Thursday, October 29, 2009

jungle drums, slapped bass & squeaky toys

Stu Brown's Raymond Scott Project CD draws celebratory ink from the UK's Mojo magazine. It's also "Disc of the Day" (Nov 2) at The Jazz Breakfast.

Wednesday, October 21, 2009

epic bash

"Hitting things with a stick is the cornerstone of civilization," wrote P.J. O'Rourke many years ago. Percussionist-composer Jude Traxler offers a frenetic contribution to civilization with his drum solo on Scott's "Powerhouse," performed as part of the Manhattan School of Music's weekly Power Concerts in December 2008. The camerawork's a bit fuzzy on the YT clip, so we decided to forego a screen grab. Lots of fun to watch, though. Thanks to MSM trumpeter Andrew Kozar for coordinating the Scott repertoire, which included "Dinner Music for a Pack of Hungry Cannibals," "Tobacco Auctioneer," and "The Penguin."

Sunday, October 18, 2009

Shhh... John Cage & Raymond Scott

More than a dozen Raymond Scott tunes were immortalized in Bugs Bunny classics, but there's one Scott composition that was never heard in cartoons. In fact, it was never heard.

"The antics of a 13-piece orchestra made audiences fidget and giggle," TIME magazine reported more than a decade before the premiere of John Cage's famous silent composition, 4'33". "The band was going through all the motions: the swart, longish-haired leader led away; the brasses, the saxophones, the clarinets made a great show of fingering and blowing. This, explained leader Raymond Scott, was silent music."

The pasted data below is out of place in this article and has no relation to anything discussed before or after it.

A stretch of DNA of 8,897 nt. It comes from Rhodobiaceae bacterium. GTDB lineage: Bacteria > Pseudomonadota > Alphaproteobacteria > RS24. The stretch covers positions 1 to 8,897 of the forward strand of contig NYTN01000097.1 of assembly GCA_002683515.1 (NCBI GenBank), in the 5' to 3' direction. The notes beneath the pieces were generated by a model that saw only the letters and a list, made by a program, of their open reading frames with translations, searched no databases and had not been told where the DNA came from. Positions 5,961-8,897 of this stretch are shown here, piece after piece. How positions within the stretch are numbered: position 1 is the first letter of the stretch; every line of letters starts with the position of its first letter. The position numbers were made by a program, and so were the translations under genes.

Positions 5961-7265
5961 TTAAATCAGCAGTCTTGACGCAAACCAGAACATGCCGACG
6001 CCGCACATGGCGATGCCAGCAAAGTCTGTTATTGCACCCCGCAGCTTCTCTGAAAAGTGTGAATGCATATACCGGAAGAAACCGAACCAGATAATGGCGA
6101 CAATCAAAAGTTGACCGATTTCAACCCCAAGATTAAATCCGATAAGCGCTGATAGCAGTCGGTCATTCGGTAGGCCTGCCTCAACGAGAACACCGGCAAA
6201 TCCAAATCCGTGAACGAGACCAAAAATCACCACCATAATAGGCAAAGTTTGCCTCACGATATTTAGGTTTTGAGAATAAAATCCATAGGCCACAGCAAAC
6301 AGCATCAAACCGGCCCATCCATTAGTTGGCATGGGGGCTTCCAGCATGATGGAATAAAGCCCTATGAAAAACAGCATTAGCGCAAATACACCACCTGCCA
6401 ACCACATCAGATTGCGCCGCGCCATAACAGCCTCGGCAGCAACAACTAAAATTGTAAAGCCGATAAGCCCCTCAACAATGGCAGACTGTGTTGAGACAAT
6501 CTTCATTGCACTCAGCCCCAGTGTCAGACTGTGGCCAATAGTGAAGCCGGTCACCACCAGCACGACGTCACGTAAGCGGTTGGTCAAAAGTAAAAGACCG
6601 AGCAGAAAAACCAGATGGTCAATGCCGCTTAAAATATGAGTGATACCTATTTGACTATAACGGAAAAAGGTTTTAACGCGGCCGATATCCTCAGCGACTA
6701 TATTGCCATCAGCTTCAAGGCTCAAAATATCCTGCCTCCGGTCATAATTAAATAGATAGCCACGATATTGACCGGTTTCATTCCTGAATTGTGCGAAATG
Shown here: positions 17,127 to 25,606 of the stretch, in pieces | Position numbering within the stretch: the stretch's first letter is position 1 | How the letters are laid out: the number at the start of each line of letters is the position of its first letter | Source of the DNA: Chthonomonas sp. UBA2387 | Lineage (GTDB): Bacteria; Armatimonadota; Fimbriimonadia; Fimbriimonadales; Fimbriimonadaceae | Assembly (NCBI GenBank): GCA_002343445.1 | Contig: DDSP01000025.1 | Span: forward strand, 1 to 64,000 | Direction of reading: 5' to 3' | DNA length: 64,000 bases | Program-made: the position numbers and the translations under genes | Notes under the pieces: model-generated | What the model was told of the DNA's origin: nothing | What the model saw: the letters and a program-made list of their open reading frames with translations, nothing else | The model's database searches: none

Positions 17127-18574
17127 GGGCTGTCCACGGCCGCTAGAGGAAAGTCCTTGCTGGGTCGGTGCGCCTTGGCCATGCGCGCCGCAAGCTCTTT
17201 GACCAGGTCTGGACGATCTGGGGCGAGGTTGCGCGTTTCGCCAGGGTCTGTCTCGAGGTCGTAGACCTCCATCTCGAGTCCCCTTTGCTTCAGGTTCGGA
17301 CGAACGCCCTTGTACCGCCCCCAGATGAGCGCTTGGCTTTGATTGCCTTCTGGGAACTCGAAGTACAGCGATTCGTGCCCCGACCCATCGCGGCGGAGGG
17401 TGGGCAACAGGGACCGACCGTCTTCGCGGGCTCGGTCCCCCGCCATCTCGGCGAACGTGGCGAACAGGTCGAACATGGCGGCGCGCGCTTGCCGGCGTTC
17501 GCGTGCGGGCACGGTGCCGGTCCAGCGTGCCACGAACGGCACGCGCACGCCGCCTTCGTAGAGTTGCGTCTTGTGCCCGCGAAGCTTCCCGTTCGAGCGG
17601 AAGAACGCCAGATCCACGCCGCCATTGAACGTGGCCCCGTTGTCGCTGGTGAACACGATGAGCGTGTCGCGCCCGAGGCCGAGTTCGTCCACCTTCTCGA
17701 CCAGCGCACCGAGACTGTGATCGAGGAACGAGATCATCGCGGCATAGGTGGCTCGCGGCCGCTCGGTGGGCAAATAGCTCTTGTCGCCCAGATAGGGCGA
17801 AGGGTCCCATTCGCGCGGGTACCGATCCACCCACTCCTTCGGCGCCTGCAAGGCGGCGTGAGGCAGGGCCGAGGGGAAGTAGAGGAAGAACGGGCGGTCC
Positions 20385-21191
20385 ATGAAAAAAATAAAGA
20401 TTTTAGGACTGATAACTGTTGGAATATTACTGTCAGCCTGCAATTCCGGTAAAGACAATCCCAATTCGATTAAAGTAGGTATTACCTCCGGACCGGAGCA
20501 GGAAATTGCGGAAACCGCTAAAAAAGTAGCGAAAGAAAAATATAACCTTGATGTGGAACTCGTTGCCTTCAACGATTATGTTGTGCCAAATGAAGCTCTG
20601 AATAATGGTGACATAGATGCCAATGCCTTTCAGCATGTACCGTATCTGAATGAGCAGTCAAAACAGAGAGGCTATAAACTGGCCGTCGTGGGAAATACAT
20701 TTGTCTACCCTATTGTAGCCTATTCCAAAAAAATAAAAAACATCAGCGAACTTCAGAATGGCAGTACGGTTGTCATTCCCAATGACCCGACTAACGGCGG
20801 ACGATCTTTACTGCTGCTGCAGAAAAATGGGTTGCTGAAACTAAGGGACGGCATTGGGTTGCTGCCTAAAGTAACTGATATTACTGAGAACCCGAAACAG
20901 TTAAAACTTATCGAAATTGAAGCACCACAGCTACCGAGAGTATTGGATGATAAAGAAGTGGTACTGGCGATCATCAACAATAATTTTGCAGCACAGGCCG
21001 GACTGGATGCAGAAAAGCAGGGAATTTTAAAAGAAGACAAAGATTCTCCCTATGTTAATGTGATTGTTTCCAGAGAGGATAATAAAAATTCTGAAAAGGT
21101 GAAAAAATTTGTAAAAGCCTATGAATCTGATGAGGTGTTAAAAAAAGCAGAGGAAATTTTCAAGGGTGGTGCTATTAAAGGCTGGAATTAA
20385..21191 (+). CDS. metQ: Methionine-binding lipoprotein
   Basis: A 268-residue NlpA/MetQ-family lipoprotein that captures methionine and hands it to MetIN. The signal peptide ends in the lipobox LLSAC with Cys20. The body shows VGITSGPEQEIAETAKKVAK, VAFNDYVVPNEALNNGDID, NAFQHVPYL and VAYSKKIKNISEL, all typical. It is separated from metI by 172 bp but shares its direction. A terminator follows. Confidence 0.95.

Scott's 1941 audience didn't appreciate the stunt, however. According to Cage, his 1952 presentation also fell on deaf ears: "They missed the point. There’s no such thing as silence. What they thought was silence, because they didn’t know how to listen, was full of accidental sounds."

Raymond conducted other sensory deprivation experiments during this period. The same TIME article claimed he had learned to drive a car with his eyes closed, and that he could "take one look at a parking space, back into it without taking another; memorize a turn the first time, drive it shut-eyed thereafter. Raymond Scott still drives his band open-eyed — with results which, when audible, sound neat and crisp."

Sadly, few recordings of Scott's "Silent Music" survive, and it remains unreleased to this day. However, to any musician brave enough to attempt it we will provide charts.

Friday, October 09, 2009

Pasadena Creative Music

The mission of the Pasadena Creative Music series is to showcase many of "the most fun and imaginative performing artists in Los Angeles." And on Monday, October 12th at 6pm, the second half of the program will "explore the music of the legendary composer and inventor Raymond Scott, whose music is widly known through its placement in many Looney Tunes and Merry Melodies favorites, despite the fact that he never actually scored for cartoons. The Los Angeles Raymond Scott Sextet will play a set of these exciting pieces in their original jazz concert context."

Tuesday, October 06, 2009

The Dought Abides

''I had a big thing for Raymond Scott loops. Hell, I could probably eke out a living producing hiphop records, using nothing but breakbeats and Raymond Scott compositions.''
—MIKE DOUGHTY

Today Mike Doughty dropped his new album, SAD MAN HAPPY MAN. There's no connection to Raymond Scott on this record, but we wanna plug it anyway. Irwin & I are big fans of Doughty's music & his 1990s band Soul Coughing — & not just because they released three tracks with Raymond Scott samples.